The dominant news story in the United States this morning is revelations about two additional packages containing explosive devices, which were reportedly directed at Sen. Cory Booker (D-N.J.) and former U.S. Director of National Intelligence James Clapper. It brings the new total of Democratic officials and/or veterans of the Obama administration who were targeted to 10.
As the news unfolded, Donald Trump, who said this week that the safety of the American people is his "highest and absolute priority," published a tweet suggesting Twitter may be conspiring against him. Confronted with images of bomb squads on his television screen, the Republican's thoughts quickly turned to a social-media company's alleged "biases."
Fourteen minutes later, the president addressed the matter at hand in a decidedly Trumpian way:
"Republicans are doing so well in early voting, and at the polls, and now this 'Bomb' stuff happens and the momentum greatly slows -- news not talking politics. Very unfortunate, what is going on. Republicans, go out and vote!"
There's a great deal about the packages containing explosive devices that we do not yet know, but at face value, we may be dealing with attempted assassination attempts of current and former high-ranking U.S. officials. It's the sort of thing an American president should take seriously -- not because of its electoral implications, but because the country's national security interests are critically important in their own right.
But those are not the eyes through which Donald Trump sees the world.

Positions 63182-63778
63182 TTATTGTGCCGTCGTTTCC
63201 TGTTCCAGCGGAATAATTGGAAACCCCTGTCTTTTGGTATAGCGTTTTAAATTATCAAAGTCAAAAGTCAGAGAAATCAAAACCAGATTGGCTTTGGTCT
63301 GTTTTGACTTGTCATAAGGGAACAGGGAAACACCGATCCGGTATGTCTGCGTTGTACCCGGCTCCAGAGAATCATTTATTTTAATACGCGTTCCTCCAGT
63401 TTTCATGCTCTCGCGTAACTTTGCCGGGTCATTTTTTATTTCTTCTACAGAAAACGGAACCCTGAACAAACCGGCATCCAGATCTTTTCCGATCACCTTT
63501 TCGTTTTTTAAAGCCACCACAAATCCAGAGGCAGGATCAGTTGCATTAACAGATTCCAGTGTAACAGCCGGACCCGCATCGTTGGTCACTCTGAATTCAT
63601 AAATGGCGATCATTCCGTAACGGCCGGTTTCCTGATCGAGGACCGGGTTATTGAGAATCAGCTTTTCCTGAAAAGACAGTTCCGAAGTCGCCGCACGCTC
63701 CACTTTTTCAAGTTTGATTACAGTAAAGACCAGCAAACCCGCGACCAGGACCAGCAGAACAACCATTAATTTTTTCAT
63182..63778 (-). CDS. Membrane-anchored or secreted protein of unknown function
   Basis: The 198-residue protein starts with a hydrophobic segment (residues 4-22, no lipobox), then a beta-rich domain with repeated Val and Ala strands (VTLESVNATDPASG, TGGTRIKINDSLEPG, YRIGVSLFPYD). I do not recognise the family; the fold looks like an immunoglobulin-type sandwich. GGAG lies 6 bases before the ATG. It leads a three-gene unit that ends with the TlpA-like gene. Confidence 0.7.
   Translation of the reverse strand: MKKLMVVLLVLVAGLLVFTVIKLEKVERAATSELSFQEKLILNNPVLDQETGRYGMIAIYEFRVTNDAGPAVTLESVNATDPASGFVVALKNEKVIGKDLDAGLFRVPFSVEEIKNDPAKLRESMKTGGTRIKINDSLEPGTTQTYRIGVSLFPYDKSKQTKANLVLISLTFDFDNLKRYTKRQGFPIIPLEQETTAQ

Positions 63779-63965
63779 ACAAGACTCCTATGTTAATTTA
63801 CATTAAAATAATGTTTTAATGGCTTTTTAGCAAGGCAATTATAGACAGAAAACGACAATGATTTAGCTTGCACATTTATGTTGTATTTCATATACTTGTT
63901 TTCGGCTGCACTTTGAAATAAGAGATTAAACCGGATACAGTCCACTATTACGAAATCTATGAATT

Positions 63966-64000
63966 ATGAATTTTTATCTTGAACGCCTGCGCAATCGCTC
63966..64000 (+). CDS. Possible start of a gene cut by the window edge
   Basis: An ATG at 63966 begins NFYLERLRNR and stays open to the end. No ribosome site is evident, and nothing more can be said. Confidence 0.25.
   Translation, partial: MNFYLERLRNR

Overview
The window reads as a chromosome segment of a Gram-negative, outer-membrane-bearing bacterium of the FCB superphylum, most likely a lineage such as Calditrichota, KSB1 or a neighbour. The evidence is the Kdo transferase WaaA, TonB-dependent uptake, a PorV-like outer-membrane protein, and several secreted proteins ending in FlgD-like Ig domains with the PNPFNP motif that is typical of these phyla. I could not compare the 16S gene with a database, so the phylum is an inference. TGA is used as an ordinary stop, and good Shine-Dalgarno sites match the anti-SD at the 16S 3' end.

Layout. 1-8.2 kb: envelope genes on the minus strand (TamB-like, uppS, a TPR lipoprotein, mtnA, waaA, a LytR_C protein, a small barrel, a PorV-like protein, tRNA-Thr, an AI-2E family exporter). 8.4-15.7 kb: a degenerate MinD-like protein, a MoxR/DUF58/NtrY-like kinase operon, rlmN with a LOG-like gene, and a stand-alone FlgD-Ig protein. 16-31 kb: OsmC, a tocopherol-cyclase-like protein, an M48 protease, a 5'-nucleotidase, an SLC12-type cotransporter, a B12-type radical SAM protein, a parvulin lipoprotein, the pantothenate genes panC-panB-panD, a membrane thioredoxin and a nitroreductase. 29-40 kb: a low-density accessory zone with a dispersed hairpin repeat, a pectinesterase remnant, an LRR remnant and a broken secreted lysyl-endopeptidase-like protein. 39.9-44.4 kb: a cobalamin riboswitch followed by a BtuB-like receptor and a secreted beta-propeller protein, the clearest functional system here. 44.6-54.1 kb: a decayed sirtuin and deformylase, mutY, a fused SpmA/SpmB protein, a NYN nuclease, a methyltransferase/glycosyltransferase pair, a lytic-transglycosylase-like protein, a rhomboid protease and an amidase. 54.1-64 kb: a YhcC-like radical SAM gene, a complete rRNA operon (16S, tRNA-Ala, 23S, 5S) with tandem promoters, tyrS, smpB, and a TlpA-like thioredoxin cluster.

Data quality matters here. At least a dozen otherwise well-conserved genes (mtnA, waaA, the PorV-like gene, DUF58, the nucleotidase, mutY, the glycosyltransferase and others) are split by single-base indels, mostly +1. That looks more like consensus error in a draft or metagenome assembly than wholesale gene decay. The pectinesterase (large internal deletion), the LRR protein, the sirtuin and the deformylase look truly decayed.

If a major news organization had published a report, quoting anonymous White House insiders, saying that Trump is whining behind the scenes about "bomb stuff" interfering with Republicans' election messaging, it would've made the president look like an awful, petulant child, more concerned with politics than national security.
But as it turns out, we don't need a behind-the-scenes account: Trump just put this exact sentiment on Twitter.
The president thinks an attempted bomb attack is "very unfortunate," not because of the number of Americans who were threatened, but because he's worried about his political party and its election "momentum."
There was nothing about a briefing from federal law enforcement, and nothing about his personal concern for those who've been targeted. Instead, we were treated to a presidential reminder that he wants Republicans to look past the "bomb stuff" and vote.
Occasionally, we're reminded that Trump is exactly who we think he is.